As Cole Swensen points out, “Historically, a school is based is based on more than observable surface similarities….Sometimes, in fact, the members of a given group have differed widely in their works’ appearances, approaches, and other immediate aspects, and have based their affinity instead on much broader aesthetic issues, as well as, at times, shared social and political convictions and some degree of shared experience. As the term has been used throughout the century, a school is a spontaneous and accidental situation that laces people together as it laces art into individual lives….using the term at this point in history does imply those extra-textual affinities, which I’m not sure are appropriate here” (op. cit. 65). Swensen also points out the ways in which Burt’s map seems “if not to construct, then at least to arrange [the] territory before it sets out to guide us through it” (ibid.): it draws factional lines in advance through a future that hasn’t yet arrived.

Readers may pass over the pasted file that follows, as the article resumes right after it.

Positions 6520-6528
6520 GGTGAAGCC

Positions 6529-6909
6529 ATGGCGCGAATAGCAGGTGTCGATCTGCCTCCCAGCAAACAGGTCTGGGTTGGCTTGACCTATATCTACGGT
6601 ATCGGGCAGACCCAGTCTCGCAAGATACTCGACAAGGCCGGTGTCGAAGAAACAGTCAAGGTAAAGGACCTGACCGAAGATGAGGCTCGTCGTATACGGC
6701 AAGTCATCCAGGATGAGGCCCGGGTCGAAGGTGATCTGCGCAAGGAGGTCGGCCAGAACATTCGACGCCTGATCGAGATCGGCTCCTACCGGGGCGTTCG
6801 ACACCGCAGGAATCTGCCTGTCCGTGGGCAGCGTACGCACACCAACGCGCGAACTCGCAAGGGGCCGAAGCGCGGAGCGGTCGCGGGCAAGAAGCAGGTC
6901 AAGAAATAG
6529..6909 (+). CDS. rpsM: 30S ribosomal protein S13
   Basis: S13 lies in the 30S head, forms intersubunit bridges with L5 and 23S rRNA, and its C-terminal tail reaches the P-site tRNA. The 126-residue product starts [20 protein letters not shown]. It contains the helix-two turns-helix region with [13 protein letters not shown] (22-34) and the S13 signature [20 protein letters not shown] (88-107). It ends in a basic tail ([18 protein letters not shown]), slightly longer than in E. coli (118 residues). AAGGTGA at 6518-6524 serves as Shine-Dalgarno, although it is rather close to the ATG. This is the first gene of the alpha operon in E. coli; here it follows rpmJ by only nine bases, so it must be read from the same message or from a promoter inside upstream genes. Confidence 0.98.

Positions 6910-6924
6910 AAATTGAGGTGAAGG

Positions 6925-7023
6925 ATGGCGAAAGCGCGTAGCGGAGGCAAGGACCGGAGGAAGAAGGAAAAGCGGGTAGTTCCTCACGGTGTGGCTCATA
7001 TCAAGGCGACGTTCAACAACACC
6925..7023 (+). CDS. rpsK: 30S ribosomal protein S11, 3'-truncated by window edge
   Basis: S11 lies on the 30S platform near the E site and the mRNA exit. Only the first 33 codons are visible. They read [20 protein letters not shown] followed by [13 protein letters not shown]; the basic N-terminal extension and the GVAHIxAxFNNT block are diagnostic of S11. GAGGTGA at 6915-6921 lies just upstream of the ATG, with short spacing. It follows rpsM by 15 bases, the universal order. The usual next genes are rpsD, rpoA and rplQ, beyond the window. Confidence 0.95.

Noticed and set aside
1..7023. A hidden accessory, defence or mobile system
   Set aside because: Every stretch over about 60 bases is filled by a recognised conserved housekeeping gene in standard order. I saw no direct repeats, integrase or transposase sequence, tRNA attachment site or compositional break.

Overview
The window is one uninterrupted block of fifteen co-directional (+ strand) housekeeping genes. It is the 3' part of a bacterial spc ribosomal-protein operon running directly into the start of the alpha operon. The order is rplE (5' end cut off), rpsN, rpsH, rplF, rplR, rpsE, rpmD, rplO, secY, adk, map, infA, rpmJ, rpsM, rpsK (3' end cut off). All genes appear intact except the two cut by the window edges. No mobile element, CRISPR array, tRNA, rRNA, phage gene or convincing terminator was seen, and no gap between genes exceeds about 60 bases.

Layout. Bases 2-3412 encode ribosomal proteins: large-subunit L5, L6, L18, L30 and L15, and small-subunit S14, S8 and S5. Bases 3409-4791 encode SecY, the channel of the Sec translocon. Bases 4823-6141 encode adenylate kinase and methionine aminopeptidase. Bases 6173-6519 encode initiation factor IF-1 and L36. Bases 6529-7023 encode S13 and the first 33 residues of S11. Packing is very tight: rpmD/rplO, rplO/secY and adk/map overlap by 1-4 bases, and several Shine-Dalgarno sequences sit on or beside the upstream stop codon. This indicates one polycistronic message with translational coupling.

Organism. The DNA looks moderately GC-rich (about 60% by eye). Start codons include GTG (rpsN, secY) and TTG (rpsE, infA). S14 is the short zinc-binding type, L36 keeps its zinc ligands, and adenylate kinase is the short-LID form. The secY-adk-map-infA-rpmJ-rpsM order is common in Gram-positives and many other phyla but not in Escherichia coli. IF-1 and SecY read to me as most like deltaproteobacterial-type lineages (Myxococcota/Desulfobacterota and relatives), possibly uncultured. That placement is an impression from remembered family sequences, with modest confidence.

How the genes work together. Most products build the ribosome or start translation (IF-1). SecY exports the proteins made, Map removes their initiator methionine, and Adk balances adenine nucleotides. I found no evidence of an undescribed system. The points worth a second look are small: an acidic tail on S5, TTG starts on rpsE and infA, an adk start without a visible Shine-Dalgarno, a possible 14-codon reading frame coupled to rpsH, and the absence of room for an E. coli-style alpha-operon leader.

In a recent review of Matthea Harvey’s new book Modern Life, critic David Orr concurs with Burt’s description, but he frames it in pejorative terms. Orr writes that Harvey works in “a variation on the trendiest contemporary style, which relies heavily on disconnected phrases, abrupt syntactical shifts, attention-begging titles (‘The Gem Is on Page Sixty-Four’), quirky diction (‘orangery,’ ‘aigrettes’), flickering italics, oddball openings (‘The scent of pig is faint tonight’) and a tone ranging from daffy to plangent—basically, two scoops of John Ashbery and a sprinkling of Gertrude Stein. It’s not hard to write acceptable poetry in this mode.” While this description is true of many writers (any mode has its better and its worse practitioners, and mediocrity is the norm in any field of endeavor), I don’t find it fair as an overall evaluation. In fact, Orr’s review of Harvey’s work is quite positive. As he points out, “if it’s relatively easy to write passable poetry in the style du jour, it’s never easy to write good poetry in any style,” which seems to me much more to the point.